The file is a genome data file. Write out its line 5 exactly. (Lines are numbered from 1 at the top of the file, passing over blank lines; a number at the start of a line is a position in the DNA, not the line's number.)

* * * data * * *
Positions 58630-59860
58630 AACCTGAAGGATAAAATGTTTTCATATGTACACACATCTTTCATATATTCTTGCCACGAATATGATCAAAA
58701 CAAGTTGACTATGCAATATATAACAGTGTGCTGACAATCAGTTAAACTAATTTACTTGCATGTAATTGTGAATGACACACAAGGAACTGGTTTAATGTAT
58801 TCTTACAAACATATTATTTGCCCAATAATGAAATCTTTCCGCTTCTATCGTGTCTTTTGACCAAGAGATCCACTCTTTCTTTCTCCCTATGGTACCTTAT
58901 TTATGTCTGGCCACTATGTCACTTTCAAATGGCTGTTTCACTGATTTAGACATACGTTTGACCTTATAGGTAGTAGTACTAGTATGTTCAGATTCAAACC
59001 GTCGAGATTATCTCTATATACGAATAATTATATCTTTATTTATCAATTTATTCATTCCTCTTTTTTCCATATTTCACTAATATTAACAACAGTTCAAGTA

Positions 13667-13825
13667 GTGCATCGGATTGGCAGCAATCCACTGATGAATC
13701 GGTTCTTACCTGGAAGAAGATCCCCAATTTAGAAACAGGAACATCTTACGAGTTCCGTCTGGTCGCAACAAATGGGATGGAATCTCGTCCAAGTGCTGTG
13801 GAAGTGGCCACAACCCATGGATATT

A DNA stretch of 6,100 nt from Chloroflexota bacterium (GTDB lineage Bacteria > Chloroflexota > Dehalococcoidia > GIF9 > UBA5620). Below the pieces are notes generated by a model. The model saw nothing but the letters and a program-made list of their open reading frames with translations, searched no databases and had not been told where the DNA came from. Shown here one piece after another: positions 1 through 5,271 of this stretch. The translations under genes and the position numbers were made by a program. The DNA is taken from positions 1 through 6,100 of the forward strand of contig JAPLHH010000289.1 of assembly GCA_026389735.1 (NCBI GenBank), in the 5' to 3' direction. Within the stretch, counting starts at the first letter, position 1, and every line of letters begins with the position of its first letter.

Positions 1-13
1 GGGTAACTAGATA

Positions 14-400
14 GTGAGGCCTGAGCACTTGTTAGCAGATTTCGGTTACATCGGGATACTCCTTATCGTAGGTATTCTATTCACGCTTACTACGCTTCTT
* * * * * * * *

58901 TTATGTCTGGCCACTATGTCACTTTCAAATGGCTGTTTCACTGATTTAGACATACGTTTGACCTTATAGGTAGTAGTACTAGTATGTTCAGATTCAAACC